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In northwestern Pakistan, where militants rule

Foreign jihadists in an ungoverned tribal belt kill leaders, recruit locals.

(Page 2 of 2)

Terrorist leaders have found wide latitude in FATA because Pakistan's government has a negligible presence there. It leaves control of the area to tribal leaders, but terrorists have killed these leaders, leaving the area essentially ungoverned.

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"What they have done is target all those people who have influence," says Khan, who has come to Peshawar University to study political science and speaks fluent English. "Everyone is fed up with these people, but there is no one to lead them."

Little is known about the Taliban recruiters, he says. They move about in stealth, driving cars with tinted windows and emerging only masked or in sunglasses. Khan calls them "Uzbeks," saying they have no land or family in the area – meaning the local population has no recourse against them.

Another student, Naveed Iqbal from Malakand, a district bordering FATA, tells of how a masked man stepped from a car in the main bazaar, walked to a shopkeeper and asked for money. When he was refused, he shot the shopkeeper dead.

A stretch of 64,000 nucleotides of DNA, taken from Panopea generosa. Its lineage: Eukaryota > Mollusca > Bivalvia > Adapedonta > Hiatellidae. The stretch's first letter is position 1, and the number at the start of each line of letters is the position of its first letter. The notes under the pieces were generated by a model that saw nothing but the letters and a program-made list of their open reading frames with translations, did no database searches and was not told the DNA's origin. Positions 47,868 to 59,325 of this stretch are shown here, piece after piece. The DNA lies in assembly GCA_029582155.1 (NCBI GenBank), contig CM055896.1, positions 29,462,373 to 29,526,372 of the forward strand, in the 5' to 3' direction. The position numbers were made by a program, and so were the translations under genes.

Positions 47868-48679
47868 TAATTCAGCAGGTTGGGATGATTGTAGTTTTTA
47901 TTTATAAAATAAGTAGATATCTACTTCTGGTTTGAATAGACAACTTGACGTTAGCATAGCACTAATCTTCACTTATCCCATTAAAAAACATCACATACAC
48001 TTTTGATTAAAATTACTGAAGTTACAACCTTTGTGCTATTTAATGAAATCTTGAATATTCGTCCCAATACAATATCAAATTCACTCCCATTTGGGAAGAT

The story is met with nods from the others. "The people have created a reign of terror so no one will question their rule," says Gul Marjan, a student from South Waziristan.

As a member of a political party that opposes the jihad in Afghanistan, Mr. Marjan's parents do not allow him to leave the house after sunset when he is at home. Already, four of his colleagues have been killed.

Like the others, however, Marjan disputes the commonly held idea that terrorists have been radicalized at Islamic seminaries, called madrassahs.

"In Waziristan, there is not a single madrassah-educated Taliban," he says.

Instead, he says, they are drawn from the ranks of criminals and the destitute. The criminals "want to exercise their authority," says Lateef Khan, a second student from Malakand.

Khalid Aziz Khan, the student from North Waziristan, says a childhood friend, who dropped out in the sixth grade is typical of those who can be "brainwashed." Already, he has been sent to Afghanistan twice on suicide bomb missions, though both times he failed to detonate the bomb.

To drive out extremism, the help of the Pakistani Army would be welcome, he says. But military efforts in Waziristan have created more enemies than they have eliminated – overreliance on artillery and airstrikes has caused widespread collateral damage, the two students from Waziristan say.

"This is a true guerrilla war, and in a guerrilla war you need the support of the people," says Khan.

Moreover, there is the sense that Pakistan is not serious in its efforts to destroy militant networks. Marjan's uncle, Haji Sharif, is a well-known militant – he participated in the anti-Soviet jihad in Afghanistan in the 1980s as well as the Taliban army of the 1990s.

Yet Marjan says his uncle often drives to Peshawar, the capital of the neighboring North West Frontier Province – passing more than 20 checkpoints – and has met with the regional governor there. "Why has he not been arrested?" Marjan asks rhetorically.